Overloaded China users battle ‘WeChat fatigue’
China’s most popular chat app has seen off rivals in China such as Alibaba’s Laiwang, Korean-Japanese Line and Facebook’s WhatsApp. But now some users of WeChat — and even its creator — say it is threatened by a greater homegrown challenge: clutter.
Since its launch in 2011, WeChat, or Weixin as it is more commonly known in China, has become synonymous with the mobile internet for China’s 525m smartphone users, an addictive way to chat online that has won international praise for its minimalist design.
It is hard to overstate the pervasiveness of WeChat in Chinese life — the app is a phone, messenger, video conference, ecommerce platform and gaming console, not to mention noodle delivery service, for a nation of people in love with their smartphones. Many a new relationship is sealed with the ritual smartphone “scan“ of one anothers’ WeChat QR code.
But popularity has come at a price: users say they are being overloaded with everything from messages to cartoon gifs to ads.
Xie Huang Huang, writing on his microblog, says he hesitates to open up his WeChat because he will be flooded with messages. “I was attracted to WeChat because I thought it was virgin land in an age of information explosion. But now it is fragmented, overwhelming and useless.“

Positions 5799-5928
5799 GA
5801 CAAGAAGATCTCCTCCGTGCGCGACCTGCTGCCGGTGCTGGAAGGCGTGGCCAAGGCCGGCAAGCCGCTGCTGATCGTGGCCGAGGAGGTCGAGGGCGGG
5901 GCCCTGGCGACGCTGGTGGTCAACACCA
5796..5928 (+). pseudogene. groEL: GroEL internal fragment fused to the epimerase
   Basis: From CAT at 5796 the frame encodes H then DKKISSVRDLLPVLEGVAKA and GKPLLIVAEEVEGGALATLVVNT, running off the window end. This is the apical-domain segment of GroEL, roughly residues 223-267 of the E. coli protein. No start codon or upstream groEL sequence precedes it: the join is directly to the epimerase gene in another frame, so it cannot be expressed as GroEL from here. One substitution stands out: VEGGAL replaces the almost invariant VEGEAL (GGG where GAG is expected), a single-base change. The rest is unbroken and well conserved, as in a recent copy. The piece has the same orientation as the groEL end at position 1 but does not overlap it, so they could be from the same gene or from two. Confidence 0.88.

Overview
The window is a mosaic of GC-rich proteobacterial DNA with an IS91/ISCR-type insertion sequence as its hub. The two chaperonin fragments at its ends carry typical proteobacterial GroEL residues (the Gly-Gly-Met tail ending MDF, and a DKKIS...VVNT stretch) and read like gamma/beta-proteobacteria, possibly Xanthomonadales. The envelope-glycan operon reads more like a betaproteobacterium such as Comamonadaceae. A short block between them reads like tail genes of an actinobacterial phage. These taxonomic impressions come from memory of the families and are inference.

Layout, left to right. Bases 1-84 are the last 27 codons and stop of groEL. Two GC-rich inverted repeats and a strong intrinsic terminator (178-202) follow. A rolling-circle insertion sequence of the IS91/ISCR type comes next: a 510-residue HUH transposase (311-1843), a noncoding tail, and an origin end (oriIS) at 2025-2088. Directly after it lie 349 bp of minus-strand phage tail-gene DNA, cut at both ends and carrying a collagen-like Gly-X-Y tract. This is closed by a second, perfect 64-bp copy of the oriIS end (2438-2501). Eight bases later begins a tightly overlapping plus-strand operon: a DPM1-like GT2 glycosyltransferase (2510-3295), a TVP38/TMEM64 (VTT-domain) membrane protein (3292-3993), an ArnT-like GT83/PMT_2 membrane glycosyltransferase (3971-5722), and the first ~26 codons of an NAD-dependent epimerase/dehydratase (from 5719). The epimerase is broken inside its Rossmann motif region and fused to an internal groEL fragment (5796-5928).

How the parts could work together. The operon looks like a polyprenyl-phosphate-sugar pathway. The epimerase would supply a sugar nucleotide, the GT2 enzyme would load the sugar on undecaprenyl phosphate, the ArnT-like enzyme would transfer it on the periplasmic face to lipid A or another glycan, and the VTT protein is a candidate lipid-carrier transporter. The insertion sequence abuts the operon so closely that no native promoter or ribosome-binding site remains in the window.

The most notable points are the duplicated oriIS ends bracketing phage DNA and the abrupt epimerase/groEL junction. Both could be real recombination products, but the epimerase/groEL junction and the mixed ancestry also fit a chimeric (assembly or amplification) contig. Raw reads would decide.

In January, China’s official news agency Xinhua devoted an editorial to “WeChat fatigue“, saying an estimated 25 per cent of users check it more than 30 times per day. “We have been abducted by an explosion of rubbish“ on WeChat, it said.
“Everyday we find ourselves surrounded by noisy WeChat groups, the endless memories posts of friends and family, they have become our daily essentials. No one likes being kidnapped by WeChat, but each of us have our own reasons for not being able to give up WeChat.“
The app is central to the future of Tencent, China’s most valuable internet company with a market capitalisation of $185bn, which has staked its business model on the success of its star platform.